As I’ve watched the “fiasco” happen with the Obamacare website over the last few weeks, it has occurred to me that this is a great reminder of two things I already knew.
Building websites is really hard. And there are a million potential points of error.
But websites are really important.
Having built them since 1995, you can imagine that I’ve just about seen it all. From the early days, I’ve watched companies have failures over and over again with their websites, their emails and other electronic media. (Just last week, Weight Watchers accidentally deleted a whole day of tracking data from all their customers. Oops!)
How could something like this happen? We have a healthy respect for backups and redundancy, but that doesn’t change the simple fact: it’s hard to develop websites. There is a concept I talk about called SPOF – Single Point of Failure. This means that if one single (even tiny) part of a system fails, the entire system fails.
When an error happens in website development, the culprit is often a Single Point of Failure. Hundreds or thousands of hours are spent developing new functionality for your website. Then you add one tiny thing (usually at the last second), and it breaks the whole system. All those hours are wasted, until it is fixed.
In the case of Obamacare, I understand many of the issues had to do with the number of people visiting the website, often called the “load” of the website. I want to be honest and say that we’ve experienced load issues on websites our team has developed as well (don’t believe anyone who says they haven’t!).
The truth of the matter is it is difficult to test load without actual site visitors. There are computer programs that simulate load, but of course, it’s hard to make a computer do “human” things. You can test loads and try to anticipate, but sometimes the best we can do is to watch it and be ready to turn on a dime if we see load issues.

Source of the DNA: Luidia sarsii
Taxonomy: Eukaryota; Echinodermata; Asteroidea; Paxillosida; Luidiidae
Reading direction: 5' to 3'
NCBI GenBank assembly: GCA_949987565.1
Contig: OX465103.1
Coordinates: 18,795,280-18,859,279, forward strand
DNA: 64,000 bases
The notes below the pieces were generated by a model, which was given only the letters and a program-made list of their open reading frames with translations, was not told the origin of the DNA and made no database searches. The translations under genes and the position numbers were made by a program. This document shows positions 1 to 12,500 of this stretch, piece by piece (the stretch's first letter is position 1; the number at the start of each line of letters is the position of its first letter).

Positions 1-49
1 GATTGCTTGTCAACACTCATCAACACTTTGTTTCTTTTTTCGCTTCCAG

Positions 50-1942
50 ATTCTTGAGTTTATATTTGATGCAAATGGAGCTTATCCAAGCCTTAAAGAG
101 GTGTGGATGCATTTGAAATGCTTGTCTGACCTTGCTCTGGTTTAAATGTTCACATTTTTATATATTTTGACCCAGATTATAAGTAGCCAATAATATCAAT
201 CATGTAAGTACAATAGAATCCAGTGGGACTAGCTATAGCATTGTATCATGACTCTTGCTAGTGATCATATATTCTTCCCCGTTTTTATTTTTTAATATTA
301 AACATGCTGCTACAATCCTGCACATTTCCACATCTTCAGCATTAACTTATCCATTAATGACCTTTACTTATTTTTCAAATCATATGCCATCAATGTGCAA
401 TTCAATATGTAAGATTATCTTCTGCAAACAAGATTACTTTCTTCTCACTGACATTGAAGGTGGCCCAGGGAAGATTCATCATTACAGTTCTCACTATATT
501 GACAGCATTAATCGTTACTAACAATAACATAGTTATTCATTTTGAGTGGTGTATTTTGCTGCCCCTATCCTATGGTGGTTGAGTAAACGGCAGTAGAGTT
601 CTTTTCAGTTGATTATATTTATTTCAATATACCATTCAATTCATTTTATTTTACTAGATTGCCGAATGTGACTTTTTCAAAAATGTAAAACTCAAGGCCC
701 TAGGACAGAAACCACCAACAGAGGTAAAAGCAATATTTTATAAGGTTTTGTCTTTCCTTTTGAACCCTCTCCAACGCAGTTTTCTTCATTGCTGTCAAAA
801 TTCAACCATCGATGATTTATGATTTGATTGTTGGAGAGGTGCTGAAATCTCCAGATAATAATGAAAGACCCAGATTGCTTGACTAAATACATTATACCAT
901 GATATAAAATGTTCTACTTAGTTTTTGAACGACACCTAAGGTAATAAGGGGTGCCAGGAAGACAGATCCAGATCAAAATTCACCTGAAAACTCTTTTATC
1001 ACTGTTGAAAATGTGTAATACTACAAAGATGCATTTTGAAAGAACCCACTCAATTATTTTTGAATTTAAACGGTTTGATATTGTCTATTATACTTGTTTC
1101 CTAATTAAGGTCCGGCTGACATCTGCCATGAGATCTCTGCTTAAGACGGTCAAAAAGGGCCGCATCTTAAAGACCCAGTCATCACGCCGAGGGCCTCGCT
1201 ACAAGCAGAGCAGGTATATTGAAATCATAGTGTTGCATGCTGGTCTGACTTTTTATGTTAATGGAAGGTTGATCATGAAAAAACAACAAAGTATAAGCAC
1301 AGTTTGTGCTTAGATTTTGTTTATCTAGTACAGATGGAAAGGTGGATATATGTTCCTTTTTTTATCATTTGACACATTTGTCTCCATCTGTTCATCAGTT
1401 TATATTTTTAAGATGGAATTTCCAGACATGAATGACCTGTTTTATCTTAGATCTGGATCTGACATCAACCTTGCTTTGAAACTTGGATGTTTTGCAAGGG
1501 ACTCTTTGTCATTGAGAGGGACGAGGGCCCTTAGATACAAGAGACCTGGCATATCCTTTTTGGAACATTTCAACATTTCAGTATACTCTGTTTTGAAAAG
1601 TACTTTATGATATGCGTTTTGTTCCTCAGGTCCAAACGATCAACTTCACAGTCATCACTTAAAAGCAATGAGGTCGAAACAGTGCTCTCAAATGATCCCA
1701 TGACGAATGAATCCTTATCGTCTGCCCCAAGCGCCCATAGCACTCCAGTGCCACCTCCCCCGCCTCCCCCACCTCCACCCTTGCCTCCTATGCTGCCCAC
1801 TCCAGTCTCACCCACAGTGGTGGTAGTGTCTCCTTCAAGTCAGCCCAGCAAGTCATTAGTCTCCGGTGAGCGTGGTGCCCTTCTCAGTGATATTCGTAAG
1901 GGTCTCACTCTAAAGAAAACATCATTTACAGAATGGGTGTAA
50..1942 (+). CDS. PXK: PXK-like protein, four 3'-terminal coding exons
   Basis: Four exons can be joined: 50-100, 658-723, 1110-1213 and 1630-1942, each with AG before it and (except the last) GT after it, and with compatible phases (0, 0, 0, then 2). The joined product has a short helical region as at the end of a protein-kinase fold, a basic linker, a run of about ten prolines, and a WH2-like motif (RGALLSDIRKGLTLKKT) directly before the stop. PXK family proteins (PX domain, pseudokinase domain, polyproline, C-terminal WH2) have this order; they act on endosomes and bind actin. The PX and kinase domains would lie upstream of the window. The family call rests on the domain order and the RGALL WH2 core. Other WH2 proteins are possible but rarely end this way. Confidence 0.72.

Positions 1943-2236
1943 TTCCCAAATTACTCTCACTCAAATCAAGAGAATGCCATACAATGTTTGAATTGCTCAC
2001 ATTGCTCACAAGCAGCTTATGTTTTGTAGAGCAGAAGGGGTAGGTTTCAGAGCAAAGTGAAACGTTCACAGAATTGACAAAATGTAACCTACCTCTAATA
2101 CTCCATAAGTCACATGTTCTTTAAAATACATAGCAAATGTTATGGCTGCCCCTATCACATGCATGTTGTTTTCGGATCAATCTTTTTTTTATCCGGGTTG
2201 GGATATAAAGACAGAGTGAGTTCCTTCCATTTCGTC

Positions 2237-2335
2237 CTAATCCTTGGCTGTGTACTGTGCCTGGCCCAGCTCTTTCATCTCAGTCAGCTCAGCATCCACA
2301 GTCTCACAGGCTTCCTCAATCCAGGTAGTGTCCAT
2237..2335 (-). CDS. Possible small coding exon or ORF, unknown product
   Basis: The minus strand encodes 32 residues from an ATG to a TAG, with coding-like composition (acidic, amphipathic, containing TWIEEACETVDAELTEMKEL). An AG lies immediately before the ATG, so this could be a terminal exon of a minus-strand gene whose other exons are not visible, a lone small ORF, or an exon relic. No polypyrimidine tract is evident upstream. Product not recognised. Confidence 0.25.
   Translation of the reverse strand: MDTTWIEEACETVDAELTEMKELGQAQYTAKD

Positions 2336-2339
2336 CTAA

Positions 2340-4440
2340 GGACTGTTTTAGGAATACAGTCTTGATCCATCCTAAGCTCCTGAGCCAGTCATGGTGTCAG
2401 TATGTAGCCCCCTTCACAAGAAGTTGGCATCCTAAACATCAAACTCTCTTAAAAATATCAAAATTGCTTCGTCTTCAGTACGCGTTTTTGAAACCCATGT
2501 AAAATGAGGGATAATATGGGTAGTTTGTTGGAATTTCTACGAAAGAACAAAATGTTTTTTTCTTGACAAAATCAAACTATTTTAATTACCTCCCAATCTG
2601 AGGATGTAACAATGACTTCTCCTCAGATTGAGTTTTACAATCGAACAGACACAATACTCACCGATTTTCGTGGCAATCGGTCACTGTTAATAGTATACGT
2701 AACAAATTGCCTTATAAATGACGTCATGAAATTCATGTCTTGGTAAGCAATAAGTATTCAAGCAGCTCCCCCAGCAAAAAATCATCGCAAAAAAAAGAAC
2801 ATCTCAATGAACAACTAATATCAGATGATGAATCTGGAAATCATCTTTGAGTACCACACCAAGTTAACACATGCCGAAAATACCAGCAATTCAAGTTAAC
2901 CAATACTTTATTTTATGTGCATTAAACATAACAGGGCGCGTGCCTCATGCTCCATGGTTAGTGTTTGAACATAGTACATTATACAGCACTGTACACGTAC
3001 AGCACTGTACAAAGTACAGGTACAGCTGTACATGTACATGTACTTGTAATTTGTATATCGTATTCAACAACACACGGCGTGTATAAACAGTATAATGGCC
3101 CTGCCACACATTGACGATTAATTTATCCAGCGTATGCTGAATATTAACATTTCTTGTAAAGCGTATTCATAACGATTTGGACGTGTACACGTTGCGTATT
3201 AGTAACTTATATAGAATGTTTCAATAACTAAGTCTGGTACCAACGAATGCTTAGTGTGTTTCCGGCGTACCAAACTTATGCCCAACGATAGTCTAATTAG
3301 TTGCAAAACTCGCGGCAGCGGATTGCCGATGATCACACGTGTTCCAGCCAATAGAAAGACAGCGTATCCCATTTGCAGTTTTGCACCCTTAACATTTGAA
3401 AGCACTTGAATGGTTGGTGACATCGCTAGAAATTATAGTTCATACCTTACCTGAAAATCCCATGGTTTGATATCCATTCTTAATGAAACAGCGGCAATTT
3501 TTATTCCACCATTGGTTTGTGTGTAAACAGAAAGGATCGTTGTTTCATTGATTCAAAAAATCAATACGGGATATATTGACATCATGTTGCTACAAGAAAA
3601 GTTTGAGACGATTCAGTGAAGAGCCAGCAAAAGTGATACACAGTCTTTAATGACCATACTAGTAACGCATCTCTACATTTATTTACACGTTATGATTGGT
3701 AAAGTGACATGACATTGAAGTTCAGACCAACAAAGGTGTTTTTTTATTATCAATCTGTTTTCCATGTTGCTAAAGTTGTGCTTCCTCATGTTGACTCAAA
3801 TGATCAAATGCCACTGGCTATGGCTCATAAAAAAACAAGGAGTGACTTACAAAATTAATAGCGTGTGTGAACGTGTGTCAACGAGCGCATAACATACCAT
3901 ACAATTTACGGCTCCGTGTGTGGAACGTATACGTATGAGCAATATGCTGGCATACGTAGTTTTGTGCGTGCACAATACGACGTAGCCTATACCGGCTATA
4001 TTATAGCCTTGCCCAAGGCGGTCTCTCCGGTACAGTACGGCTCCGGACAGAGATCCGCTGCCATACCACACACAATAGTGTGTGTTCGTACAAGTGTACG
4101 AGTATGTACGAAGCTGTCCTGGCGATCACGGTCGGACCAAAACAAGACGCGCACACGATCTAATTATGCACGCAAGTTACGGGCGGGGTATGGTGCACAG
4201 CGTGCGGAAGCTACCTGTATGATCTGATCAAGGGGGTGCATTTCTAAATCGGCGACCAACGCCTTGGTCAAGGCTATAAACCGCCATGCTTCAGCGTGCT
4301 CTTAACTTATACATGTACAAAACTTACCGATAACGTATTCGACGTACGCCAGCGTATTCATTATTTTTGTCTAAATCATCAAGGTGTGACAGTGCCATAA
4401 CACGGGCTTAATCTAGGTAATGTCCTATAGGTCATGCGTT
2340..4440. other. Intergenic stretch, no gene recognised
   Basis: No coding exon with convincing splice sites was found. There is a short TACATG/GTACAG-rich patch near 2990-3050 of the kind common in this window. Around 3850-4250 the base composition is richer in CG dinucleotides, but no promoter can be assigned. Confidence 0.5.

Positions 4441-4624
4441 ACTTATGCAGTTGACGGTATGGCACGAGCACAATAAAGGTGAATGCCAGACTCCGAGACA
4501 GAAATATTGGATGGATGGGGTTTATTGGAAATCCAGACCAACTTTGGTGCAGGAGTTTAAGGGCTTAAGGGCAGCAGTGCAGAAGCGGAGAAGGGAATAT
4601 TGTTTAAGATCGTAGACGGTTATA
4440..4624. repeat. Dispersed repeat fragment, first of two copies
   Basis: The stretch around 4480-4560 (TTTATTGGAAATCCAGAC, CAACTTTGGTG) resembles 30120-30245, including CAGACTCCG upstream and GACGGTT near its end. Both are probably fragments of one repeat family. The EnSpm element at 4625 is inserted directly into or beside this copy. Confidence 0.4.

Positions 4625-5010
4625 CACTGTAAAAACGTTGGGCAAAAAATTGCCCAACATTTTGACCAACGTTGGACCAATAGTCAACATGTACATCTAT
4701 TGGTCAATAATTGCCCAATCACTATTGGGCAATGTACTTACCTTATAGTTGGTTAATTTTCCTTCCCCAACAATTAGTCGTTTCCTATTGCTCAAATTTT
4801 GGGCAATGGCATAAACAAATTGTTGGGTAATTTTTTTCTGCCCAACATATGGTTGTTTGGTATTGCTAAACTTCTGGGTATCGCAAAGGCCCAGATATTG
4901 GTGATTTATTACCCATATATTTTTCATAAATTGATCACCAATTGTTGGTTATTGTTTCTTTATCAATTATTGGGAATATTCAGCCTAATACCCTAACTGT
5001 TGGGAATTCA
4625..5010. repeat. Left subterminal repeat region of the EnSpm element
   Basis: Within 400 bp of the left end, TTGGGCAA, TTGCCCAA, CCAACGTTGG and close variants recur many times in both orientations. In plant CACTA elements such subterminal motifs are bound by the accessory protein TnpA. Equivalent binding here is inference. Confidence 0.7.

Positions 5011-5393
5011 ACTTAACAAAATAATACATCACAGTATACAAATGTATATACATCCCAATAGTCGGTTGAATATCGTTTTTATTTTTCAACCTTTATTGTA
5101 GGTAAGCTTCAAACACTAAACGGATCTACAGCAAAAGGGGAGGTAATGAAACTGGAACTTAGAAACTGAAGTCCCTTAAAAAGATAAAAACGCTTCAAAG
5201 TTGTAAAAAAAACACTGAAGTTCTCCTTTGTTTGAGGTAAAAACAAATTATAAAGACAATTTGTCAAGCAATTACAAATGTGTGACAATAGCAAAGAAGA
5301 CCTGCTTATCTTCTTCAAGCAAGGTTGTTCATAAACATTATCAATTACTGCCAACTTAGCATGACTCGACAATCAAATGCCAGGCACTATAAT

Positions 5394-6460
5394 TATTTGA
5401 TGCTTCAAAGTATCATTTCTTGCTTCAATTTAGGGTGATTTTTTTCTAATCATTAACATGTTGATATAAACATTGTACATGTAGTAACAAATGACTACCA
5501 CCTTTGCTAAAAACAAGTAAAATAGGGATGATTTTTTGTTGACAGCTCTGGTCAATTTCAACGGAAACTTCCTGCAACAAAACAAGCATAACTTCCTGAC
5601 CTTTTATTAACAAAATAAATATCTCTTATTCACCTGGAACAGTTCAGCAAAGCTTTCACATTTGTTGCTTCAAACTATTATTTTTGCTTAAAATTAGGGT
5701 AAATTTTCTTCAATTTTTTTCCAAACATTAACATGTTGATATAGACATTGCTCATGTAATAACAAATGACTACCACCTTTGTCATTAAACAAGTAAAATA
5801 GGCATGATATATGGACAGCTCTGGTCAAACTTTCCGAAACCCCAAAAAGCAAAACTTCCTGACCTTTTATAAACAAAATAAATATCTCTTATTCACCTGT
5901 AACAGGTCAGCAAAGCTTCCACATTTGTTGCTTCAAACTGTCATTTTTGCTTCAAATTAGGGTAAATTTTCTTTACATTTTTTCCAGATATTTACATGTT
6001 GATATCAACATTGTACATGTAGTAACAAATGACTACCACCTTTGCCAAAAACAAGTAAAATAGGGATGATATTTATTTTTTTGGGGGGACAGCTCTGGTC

The second lesson is that websites are important. If you think about how many thousands of hours were spent by people working on Obamacare, and the very last step was putting the information on the website and allowing people to sign up. And that’s where it failed.
It was very much a Single Point of Failure. All those hours were wasted, and the people working on it lost credibility, all because the very last (but incredibly important!) step of the process went awry.
Back in the early days of web, we thought errors were big problems. But online issues have only increased in importance. Now, when something goes wrong it is often mission critical.
My theory is that this is why Software as a Service (sometimes called SaaS), like Saffire and many others, has gained in popularity. It takes some of the risk away because there is already a core platform that is incrementally added to, rather than creating it from scratch. It doesn’t completely eliminate the risk, but it at least mitigates the potential points of error for a very important part of event and venue marketing, the most important virtual front door for an event, their website. And for us, that’s a good thing.